The $1.5 million feed mill from the National Centre for Livestock and the Environment's (NCLE) located at the University of Manitoba's Glenlea Research Station, was officially opened last summer.
Next month, as part of a one day workshop, pork producers will have an opportunity to tour the facility and learn more about feed processing techniques and technologies and how feed processing can affect their profitability. The workshop, "Feeding the Manitoba Pork Industry," is slated for March 16. It is being hosted by the Canadian International Grains Institute and the University of Manitoba in conjunction with Manitoba Pork Council.
The new state of the art feed processing facility is allowing scientists to gain a greater understanding of the impact of feed processing on animal nutrition and performance. It features an automated feed processing line complete with both hammer mill and roller mill capacity, micro-bins and vertical mixer along with pelleting and crumbling capabilities. It also features a micro-mix preparation area and a flexible ingredient processing area complete with grain pearling and particle size reduction equipment.
Multi-species feed processing
"The facility is designed so that it can process feeds for cattle, dairy and beef, swine and poultry and it is being used for all of those purposes," states Faculty of Agricultural and Food Sciences associate dean of research Dr. Karin Wittenberg.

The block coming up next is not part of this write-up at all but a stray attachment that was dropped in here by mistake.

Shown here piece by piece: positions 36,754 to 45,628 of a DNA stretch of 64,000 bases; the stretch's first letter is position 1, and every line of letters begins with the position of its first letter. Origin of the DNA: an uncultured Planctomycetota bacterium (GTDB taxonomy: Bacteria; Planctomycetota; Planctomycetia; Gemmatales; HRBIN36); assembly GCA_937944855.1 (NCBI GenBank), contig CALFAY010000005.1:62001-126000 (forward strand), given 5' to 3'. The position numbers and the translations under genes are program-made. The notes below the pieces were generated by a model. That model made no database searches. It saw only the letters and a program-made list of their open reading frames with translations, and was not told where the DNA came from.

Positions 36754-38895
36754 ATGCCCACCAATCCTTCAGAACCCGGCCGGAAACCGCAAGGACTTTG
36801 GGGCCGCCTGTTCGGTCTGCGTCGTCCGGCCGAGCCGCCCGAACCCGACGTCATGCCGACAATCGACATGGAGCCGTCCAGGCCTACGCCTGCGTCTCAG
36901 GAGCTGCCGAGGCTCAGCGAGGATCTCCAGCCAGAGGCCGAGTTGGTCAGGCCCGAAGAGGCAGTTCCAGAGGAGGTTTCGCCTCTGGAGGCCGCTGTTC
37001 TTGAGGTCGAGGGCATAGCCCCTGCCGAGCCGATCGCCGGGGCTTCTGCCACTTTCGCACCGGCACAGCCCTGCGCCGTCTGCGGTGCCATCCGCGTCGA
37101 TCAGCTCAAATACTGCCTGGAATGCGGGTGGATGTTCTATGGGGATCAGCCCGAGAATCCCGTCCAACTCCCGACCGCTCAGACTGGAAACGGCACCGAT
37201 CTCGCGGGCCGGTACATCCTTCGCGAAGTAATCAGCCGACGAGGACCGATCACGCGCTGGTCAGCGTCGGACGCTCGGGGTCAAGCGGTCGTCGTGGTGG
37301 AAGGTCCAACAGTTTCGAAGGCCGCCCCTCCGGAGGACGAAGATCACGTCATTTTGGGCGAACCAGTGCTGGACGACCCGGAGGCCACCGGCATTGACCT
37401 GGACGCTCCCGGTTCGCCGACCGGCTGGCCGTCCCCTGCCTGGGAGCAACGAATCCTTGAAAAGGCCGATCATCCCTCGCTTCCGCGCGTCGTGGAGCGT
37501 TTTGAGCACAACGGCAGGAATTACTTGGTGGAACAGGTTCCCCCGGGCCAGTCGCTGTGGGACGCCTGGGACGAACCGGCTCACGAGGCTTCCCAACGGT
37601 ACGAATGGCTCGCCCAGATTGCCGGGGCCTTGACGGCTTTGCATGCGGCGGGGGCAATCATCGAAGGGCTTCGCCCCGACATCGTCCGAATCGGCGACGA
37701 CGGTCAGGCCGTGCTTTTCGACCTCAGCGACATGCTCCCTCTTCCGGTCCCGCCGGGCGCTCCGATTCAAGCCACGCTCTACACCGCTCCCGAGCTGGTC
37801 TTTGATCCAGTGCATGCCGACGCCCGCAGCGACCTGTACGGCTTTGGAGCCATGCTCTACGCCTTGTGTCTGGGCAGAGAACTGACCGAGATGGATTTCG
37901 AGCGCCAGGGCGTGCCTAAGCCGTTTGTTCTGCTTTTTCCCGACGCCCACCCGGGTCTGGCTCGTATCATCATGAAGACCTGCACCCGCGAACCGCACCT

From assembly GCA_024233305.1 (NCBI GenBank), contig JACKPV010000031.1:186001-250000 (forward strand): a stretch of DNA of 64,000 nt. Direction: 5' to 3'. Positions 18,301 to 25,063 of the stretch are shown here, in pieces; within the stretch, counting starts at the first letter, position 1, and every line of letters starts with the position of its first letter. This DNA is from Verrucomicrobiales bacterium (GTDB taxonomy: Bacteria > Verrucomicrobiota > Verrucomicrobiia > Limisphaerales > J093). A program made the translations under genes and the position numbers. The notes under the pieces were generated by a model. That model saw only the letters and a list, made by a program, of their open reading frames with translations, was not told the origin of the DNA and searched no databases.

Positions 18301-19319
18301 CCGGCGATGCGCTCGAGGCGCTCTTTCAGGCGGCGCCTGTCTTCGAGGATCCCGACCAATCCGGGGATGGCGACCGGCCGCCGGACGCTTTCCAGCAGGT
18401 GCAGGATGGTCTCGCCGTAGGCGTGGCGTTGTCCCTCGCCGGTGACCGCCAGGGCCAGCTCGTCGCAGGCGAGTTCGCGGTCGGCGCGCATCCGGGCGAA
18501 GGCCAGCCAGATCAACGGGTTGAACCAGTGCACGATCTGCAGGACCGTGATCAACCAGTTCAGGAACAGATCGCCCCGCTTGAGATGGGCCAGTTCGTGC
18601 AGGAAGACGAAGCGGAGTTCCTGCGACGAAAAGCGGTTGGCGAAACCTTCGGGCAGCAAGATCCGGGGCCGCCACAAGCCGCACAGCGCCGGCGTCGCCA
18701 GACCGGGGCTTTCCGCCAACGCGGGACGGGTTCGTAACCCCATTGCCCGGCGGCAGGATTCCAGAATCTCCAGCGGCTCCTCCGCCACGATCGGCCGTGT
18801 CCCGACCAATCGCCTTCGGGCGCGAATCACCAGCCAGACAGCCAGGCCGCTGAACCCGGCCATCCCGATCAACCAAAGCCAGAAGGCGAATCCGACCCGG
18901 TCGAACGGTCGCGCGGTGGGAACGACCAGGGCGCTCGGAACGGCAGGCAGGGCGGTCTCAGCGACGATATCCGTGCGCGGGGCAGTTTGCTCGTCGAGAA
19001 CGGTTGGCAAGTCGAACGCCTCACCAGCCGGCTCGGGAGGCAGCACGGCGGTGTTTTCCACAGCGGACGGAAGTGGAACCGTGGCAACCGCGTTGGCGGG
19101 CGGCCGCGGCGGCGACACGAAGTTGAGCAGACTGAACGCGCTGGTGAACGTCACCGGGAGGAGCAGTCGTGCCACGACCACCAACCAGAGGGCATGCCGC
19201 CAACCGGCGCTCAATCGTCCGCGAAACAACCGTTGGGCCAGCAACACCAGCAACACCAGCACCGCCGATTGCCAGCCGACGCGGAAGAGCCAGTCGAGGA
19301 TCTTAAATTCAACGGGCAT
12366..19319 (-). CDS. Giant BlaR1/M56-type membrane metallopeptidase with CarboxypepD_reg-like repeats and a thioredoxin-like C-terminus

"The mill is designed to meet the requirements of the research herds and flocks associated with the University of Manitoba. What we have tried to do is have our runs large enough that we can feed the herds and flocks but also to do smaller batches.
"If we need a batch, for example, where we have very expensive equipment we may only want to make a batch size of 100 to 150 kilograms. We have the ability to go to those smaller levels for experimental diets," Dr. Wittenberg explains.
Workshop to update feed makers
"What this workshop will do is bring people who are engaged in manufacturing feed for swine recent information on some of the processes involved in making feed, giving an overview of the operation of a feed mill, some of the dos and don'ts and some of the new things to be looking out for," explains Dr. Jim House an associate professor with the University's Department of Animal Science.
New mill well suited for extension
Dr. Wittenberg notes that the feed mill is well designed for bringing in industry people to look at processing technologies that can improve efficiencies with which feeds are being utilized and to improve their understanding of how feed processing equipment works.
"As we look at improving on agriculture practices, developing more sustainable practices, we will always be looking at new crops and looking at new ways of using those crops as a feed source for our livestock.
"This feed mill, in particular, is well designed to bring in pilot equipment, to look at better processing technologies so that the nutrients in our crops are more available to the animals that we feed."
University of Manitoba Department of Animal Science
Manitoba Pork Council
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